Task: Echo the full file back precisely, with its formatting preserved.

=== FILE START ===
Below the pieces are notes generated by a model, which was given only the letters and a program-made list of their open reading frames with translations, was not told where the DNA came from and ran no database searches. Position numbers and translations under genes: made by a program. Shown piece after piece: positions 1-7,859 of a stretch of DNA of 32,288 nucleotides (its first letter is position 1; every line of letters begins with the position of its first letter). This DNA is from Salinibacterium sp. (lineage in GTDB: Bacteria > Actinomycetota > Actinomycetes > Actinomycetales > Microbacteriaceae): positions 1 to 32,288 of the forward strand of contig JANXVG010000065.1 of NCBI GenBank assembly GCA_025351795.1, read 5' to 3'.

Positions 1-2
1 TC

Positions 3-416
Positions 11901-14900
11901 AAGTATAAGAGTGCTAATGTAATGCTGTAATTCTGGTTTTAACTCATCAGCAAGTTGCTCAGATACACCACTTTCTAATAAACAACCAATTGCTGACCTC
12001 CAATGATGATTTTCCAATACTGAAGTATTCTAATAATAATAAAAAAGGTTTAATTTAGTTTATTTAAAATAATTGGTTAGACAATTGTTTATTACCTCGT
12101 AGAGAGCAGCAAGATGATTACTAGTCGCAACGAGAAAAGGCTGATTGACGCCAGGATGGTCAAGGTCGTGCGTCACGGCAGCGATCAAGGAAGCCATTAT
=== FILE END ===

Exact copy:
Below the pieces are notes generated by a model, which was given only the letters and a program-made list of their open reading frames with translations, was not told where the DNA came from and ran no database searches. Position numbers and translations under genes: made by a program. Shown piece after piece: positions 1-7,859 of a stretch of DNA of 32,288 nucleotides (its first letter is position 1; every line of letters begins with the position of its first letter). This DNA is from Salinibacterium sp. (lineage in GTDB: Bacteria > Actinomycetota > Actinomycetes > Actinomycetales > Microbacteriaceae): positions 1 to 32,288 of the forward strand of contig JANXVG010000065.1 of NCBI GenBank assembly GCA_025351795.1, read 5' to 3'.

Positions 1-2
1 TC

Positions 3-416
Positions 11901-14900
11901 AAGTATAAGAGTGCTAATGTAATGCTGTAATTCTGGTTTTAACTCATCAGCAAGTTGCTCAGATACACCACTTTCTAATAAACAACCAATTGCTGACCTC
12001 CAATGATGATTTTCCAATACTGAAGTATTCTAATAATAATAAAAAAGGTTTAATTTAGTTTATTTAAAATAATTGGTTAGACAATTGTTTATTACCTCGT
12101 AGAGAGCAGCAAGATGATTACTAGTCGCAACGAGAAAAGGCTGATTGACGCCAGGATGGTCAAGGTCGTGCGTCACGGCAGCGATCAAGGAAGCCATTAT